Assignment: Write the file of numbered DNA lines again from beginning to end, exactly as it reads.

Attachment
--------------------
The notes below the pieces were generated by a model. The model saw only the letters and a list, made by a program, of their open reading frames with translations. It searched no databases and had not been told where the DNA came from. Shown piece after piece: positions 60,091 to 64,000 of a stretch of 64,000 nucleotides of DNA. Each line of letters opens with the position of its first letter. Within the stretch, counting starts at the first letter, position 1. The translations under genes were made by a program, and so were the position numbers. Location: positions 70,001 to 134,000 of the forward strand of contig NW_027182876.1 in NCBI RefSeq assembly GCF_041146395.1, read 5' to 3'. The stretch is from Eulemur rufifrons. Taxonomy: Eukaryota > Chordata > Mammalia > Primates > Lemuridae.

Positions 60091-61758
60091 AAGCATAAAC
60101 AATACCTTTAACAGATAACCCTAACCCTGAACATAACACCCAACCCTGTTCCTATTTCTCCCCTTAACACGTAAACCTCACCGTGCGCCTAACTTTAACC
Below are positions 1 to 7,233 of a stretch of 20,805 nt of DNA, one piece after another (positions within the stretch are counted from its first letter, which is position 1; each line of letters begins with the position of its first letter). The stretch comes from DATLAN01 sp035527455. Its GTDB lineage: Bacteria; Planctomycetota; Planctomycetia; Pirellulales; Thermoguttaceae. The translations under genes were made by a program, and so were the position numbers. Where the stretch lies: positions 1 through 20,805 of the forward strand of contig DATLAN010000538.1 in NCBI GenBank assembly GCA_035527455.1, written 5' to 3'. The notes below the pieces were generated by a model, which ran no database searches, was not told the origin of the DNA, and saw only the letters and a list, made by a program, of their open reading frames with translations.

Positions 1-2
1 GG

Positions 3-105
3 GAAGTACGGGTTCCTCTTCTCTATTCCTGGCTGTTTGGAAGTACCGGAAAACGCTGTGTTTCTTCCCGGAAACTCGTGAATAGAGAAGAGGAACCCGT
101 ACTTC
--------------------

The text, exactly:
The notes below the pieces were generated by a model. The model saw only the letters and a list, made by a program, of their open reading frames with translations. It searched no databases and had not been told where the DNA came from. Shown piece after piece: positions 60,091 to 64,000 of a stretch of 64,000 nucleotides of DNA. Each line of letters opens with the position of its first letter. Within the stretch, counting starts at the first letter, position 1. The translations under genes were made by a program, and so were the position numbers. Location: positions 70,001 to 134,000 of the forward strand of contig NW_027182876.1 in NCBI RefSeq assembly GCF_041146395.1, read 5' to 3'. The stretch is from Eulemur rufifrons. Taxonomy: Eukaryota > Chordata > Mammalia > Primates > Lemuridae.

Positions 60091-61758
60091 AAGCATAAAC
60101 AATACCTTTAACAGATAACCCTAACCCTGAACATAACACCCAACCCTGTTCCTATTTCTCCCCTTAACACGTAAACCTCACCGTGCGCCTAACTTTAACC
Below are positions 1 to 7,233 of a stretch of 20,805 nt of DNA, one piece after another (positions within the stretch are counted from its first letter, which is position 1; each line of letters begins with the position of its first letter). The stretch comes from DATLAN01 sp035527455. Its GTDB lineage: Bacteria; Planctomycetota; Planctomycetia; Pirellulales; Thermoguttaceae. The translations under genes were made by a program, and so were the position numbers. Where the stretch lies: positions 1 through 20,805 of the forward strand of contig DATLAN010000538.1 in NCBI GenBank assembly GCA_035527455.1, written 5' to 3'. The notes below the pieces were generated by a model, which ran no database searches, was not told the origin of the DNA, and saw only the letters and a list, made by a program, of their open reading frames with translations.

Positions 1-2
1 GG

Positions 3-105
3 GAAGTACGGGTTCCTCTTCTCTATTCCTGGCTGTTTGGAAGTACCGGAAAACGCTGTGTTTCTTCCCGGAAACTCGTGAATAGAGAAGAGGAACCCGT
101 ACTTC